I’m writing a piece right now on Science Fiction since 9/11, based around, but not entirely limited to, the themes of security and surveillance. I’ll be giving this as keynote at the Images of Terror, Narratives of (In)security conference in Lisbon on the 23rd and 24th of April this year – I am not sure where I will send it for publication yet. Because of this, I have been reading and rereading a lot of SF, but I thought I’d mention two recent works that have most impressed me. I will probably add more thoughts in the weeks to come on this topic.
The first is Ken MacLeod’s Intrusion (Orbit, 2012). Ken MacLeod was a welcome participant at Mike Nellis’s excellent split location Glasgow / Jura workshop that marked the 50th anniversary of the publication of George Orwell’s Nineteen Eighty-Four back in 2009, and many of his books have dealt overtly with security and surveillance themes, notably his near-future / alternative world novel, The Execution Channel (Orbit, 2007). Coming out of a period spent not only engaging with surveillance scholars, but more importantly being a Writer in Residence of the UK Research Councils’ Genomics Network, Intrusion takes place in a subtly nightmarish near-future Britain of oppressively caring forced medical intervention (in the form of a compulsory pill to cure genetic illnesses) and ongoing but nebulous terror threats, where even being seen to look too long at a piece of pro-terrorist graffiti is grounds for arrest and ‘torture-lite’ interrogation over where your loyalties lie. For a writer who has a well-deserved reputation as a pretty hardcore materialist and socialist, there are also unexplained hints of myth and magic at the edges of this work, and there is also a strong sense of what architects would call genius loci, the spirit of place, in both its London and Scottish island settings, which make the book all the richer and more satisfying as a piece of fiction. I think it’s his best novel ever, and that is coming from someone who was already a big admirer of MacLeod’s work – all of which is well worth reading.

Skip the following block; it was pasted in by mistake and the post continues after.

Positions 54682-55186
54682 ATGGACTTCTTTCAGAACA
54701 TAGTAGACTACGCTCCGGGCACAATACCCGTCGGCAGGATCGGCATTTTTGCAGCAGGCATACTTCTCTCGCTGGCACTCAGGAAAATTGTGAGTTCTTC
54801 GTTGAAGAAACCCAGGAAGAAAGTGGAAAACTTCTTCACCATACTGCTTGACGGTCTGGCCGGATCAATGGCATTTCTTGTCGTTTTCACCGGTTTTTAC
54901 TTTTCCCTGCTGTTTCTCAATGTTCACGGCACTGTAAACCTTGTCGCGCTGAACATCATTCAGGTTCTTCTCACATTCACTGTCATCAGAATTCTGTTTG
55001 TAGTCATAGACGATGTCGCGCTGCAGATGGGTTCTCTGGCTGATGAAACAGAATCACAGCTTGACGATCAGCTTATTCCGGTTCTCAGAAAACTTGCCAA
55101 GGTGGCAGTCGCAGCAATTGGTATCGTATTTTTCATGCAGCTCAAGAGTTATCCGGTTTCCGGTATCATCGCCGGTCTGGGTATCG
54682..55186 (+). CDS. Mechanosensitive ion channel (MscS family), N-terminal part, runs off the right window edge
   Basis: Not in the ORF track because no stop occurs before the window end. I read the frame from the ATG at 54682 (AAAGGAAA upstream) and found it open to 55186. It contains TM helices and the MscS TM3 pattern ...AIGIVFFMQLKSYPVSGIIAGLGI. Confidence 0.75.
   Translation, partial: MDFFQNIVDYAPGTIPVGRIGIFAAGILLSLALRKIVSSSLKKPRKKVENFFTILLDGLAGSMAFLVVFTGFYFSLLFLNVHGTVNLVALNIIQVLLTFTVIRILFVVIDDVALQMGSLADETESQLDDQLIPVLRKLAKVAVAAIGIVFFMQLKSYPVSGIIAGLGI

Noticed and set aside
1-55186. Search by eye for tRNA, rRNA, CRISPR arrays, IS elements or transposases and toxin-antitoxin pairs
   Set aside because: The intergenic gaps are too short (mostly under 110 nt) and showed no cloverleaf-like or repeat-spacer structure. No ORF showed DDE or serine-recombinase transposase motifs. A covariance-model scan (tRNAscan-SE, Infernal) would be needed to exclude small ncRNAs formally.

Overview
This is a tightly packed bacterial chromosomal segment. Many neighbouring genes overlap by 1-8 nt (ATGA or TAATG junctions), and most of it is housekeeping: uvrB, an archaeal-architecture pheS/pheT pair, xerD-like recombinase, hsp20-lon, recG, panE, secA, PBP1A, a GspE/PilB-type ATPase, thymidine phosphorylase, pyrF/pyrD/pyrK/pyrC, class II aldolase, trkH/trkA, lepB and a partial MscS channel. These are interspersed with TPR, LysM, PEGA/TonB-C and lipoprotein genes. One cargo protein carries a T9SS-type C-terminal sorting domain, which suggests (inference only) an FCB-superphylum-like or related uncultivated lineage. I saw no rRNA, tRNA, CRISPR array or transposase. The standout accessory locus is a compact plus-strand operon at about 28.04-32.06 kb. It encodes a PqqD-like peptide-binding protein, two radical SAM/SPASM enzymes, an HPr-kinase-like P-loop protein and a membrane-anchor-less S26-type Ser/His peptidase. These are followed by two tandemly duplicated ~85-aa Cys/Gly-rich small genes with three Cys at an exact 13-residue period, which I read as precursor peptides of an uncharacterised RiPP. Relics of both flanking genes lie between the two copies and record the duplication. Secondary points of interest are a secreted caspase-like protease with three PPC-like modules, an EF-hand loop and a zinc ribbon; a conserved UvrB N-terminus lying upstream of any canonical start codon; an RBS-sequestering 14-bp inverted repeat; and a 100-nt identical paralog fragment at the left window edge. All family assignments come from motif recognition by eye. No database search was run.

In contrast, Lavie Tidhar’s Osama (PS, 2011) is all edge. It is slippery, slipstreamy and dreamy and reading it generally makes you feel like you’ve been drugged or waterboarded. This novel is dominated by the image of Osama Bin Laden, but not the ‘real’ Bin Laden, for this is a world separate but somehow connected to our own in which 9/11 (and subsequent attacks) never happened. As the novel progresses one realises its alternative earth is profoundly anachronistic, even non-modern: trains still seem to be steam-powered and there is no Internet. In that world, ‘Osama’ is the vigilante protagonist of a series of hard-t0-find cult pulp novels which detail Al-Qaeda’s fictional exploits, but which fill their most fanatical readers in this other world with the belief that somehow the events of the novels are more real than their own. There is a divergence point where everything changed, but it isn’t actually 9/11 at all, it’s much further back and has to do with the Sykes-Pichot agreement which formalized the settlement of the ‘Middle-East question’ in WW1. And Osama Bin Laden, it hints, is inseperable from the history of our own world, inevitable even. Osama is reminiscent of writers like Philip K. Dick, in particular, The Man in the High Castle, and much more so, the surrealism-influenced writers who came out of the 1960s British ‘New Wave’ of SF like J.G. Ballard and Brain Aldiss (I was reminded of that very underrated post-9/11 Aldiss novel, H.A.R.M) and particularly Chistopher Priest, both in terms of his slippy alt-history, The Separation, but also the atmosphere of earlier works like A Dream of Wessex and his ‘Dream Archipelago’ sequence of stories, which he recently added to with The Islanders. But at the same time, Osama is something quite unique, rich with pop cultural allusion, irony and bathos, and frequently seems to invert or counteract its own apparent intentions.
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